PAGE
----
By | Buying Power of Millennials, DNA of Millennials, Engaging Millennials | No Comments

According to new research from Axicom, millennials are more likely to believe advertising is becoming more relevant to them. The survey found that perceived relevancy of ads decreases as a consumer ages, which means the prime time to target this generation is now. Advertisers need to craft authentic messages with emotional resonance and deliver those messages on a consistent, personalized level to consumers across multiple platforms.

1. Set the mood

Get consumers to bond over a universal human experience. Be conscious of the use of certain fonts, colors, images and the tone/style of the messaging. The goal is to evoke an emotion from the audience and create a community for your brand.

2. Fuel creativity

Many brands are seeking the attention of the millennial market, and in order to stand out, brands must be creative. Create short videos, memes and more draw in the consumer. If the content speaks to the consumer, they’ll share it with their networks, which increases your reach.

3. Help them succeed

Provide how-tos, lifehacks and any other content experience that makes them feel smarter. Give them relevant information that can be used in their everyday life or can be used for future reference.

4. Spotlight Pop Culture

Millennials are tuned in to the latest pop culture news and celebs. Incorporating this into your messaging in a tasteful manner will make your brand more relatable to this generation.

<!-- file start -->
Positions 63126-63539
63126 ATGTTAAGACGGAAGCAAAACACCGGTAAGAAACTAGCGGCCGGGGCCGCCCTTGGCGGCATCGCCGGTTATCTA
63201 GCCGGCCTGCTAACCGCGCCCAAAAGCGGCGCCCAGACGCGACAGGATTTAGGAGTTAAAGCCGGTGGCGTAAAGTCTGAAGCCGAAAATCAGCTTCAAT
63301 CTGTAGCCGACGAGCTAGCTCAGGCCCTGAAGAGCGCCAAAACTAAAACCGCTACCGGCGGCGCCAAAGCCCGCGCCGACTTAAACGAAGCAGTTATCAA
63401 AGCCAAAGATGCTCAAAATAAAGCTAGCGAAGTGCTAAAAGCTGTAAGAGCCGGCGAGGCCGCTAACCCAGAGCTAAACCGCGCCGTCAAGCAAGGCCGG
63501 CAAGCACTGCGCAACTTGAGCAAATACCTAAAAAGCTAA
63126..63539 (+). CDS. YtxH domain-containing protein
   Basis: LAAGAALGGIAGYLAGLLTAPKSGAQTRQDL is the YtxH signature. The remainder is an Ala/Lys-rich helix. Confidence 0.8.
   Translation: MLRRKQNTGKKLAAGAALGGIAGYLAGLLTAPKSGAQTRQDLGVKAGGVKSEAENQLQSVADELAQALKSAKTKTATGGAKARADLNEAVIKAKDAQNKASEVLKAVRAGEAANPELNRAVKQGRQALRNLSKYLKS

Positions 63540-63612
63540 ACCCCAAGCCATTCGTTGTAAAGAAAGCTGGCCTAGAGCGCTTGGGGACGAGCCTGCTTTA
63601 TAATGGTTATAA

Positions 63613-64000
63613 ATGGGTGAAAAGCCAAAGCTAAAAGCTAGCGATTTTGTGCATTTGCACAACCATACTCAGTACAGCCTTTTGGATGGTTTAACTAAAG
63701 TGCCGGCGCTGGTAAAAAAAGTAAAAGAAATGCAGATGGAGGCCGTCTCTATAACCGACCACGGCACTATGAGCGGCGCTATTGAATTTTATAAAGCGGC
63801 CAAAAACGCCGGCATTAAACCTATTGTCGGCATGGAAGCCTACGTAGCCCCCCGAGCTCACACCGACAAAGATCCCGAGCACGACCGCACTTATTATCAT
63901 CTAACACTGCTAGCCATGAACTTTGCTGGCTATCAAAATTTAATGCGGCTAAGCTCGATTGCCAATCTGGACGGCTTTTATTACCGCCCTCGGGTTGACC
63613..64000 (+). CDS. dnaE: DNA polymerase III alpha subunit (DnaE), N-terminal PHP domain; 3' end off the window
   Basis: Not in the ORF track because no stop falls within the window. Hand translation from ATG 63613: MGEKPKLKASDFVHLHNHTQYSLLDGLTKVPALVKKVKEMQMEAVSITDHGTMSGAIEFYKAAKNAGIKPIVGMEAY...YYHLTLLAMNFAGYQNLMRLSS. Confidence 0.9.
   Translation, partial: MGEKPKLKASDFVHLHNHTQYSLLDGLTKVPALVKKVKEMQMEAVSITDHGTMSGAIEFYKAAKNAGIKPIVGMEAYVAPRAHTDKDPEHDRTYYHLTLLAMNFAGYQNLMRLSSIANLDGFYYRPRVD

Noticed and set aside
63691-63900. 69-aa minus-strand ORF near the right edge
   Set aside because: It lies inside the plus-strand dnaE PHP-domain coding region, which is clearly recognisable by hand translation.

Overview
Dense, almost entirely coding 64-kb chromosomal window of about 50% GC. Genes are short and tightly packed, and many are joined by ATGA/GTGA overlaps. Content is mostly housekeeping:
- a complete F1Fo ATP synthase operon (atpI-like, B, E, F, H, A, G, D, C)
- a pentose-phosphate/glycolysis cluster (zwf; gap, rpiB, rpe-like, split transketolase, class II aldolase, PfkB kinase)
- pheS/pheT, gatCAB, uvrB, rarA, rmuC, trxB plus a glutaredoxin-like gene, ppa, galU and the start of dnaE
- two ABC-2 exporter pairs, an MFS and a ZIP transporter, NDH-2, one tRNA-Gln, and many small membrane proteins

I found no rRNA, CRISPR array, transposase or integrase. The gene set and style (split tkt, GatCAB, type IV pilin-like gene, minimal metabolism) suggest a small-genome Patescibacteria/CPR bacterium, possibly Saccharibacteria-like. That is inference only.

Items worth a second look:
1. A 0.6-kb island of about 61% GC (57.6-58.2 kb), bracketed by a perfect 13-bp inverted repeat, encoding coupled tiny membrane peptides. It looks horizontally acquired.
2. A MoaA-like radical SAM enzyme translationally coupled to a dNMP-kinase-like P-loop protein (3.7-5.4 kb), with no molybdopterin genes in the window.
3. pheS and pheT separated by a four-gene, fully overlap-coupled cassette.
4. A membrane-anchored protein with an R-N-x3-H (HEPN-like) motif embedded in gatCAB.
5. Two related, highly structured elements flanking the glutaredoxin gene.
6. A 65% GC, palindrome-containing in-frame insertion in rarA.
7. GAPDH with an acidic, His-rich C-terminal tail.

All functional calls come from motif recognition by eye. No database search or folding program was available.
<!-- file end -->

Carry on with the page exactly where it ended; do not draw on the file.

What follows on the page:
OOH is Effective in Driving Back-to-School Dollars

By | Buying Power of Millennials, Campus Advertising, DNA of Millennials, Engaging Millennials | One Comment

Retailers rake in the dollars during back-to-school and college shopping. Holiday shopping is the highest spending period, but back-to-school shopping comes in second with an estimated $68 billion to be spent in the next few weeks. According to NRF, 41% of college shoppers plan to use their smartphone to research products and compare prices, and 46% of tablet users will do the same. When it comes to making the purchase, 31% will buy products on their smartphone and 35% of tablet users will do the same. Therefore, brand messaging should be in front of these students and their parents. OOH is one of the best ways to reach them and below are three reasons why.

Location

Advertising near the point of purchase is a great strategy. Add directional messaging to point consumers to products they need to purchase.

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Timing

Nearly 30% of back-to-school shoppers wait until the last minute to start shopping. Digital displays allow flexible messaging for limited-time specials and sales.

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Creative